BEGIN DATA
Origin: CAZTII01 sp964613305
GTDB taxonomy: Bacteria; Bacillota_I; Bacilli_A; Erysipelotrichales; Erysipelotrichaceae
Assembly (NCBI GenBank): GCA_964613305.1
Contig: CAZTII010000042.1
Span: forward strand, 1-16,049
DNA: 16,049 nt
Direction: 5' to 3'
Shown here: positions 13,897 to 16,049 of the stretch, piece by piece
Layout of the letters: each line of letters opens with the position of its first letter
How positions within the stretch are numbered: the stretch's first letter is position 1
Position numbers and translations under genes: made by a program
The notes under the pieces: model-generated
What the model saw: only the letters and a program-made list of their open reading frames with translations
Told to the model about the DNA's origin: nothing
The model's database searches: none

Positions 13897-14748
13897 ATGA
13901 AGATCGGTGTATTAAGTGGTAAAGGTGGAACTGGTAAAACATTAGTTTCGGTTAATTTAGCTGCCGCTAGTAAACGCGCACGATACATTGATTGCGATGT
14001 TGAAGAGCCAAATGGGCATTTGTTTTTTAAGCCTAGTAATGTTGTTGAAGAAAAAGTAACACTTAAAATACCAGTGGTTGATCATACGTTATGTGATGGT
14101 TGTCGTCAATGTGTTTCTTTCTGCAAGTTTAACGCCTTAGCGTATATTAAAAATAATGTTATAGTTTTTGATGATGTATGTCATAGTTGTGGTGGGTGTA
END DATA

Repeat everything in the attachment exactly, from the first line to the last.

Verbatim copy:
Origin: CAZTII01 sp964613305
GTDB taxonomy: Bacteria; Bacillota_I; Bacilli_A; Erysipelotrichales; Erysipelotrichaceae
Assembly (NCBI GenBank): GCA_964613305.1
Contig: CAZTII010000042.1
Span: forward strand, 1-16,049
DNA: 16,049 nt
Direction: 5' to 3'
Shown here: positions 13,897 to 16,049 of the stretch, piece by piece
Layout of the letters: each line of letters opens with the position of its first letter
How positions within the stretch are numbered: the stretch's first letter is position 1
Position numbers and translations under genes: made by a program
The notes under the pieces: model-generated
What the model saw: only the letters and a program-made list of their open reading frames with translations
Told to the model about the DNA's origin: nothing
The model's database searches: none

Positions 13897-14748
13897 ATGA
13901 AGATCGGTGTATTAAGTGGTAAAGGTGGAACTGGTAAAACATTAGTTTCGGTTAATTTAGCTGCCGCTAGTAAACGCGCACGATACATTGATTGCGATGT
14001 TGAAGAGCCAAATGGGCATTTGTTTTTTAAGCCTAGTAATGTTGTTGAAGAAAAAGTAACACTTAAAATACCAGTGGTTGATCATACGTTATGTGATGGT
14101 TGTCGTCAATGTGTTTCTTTCTGCAAGTTTAACGCCTTAGCGTATATTAAAAATAATGTTATAGTTTTTGATGATGTATGTCATAGTTGTGGTGGGTGTA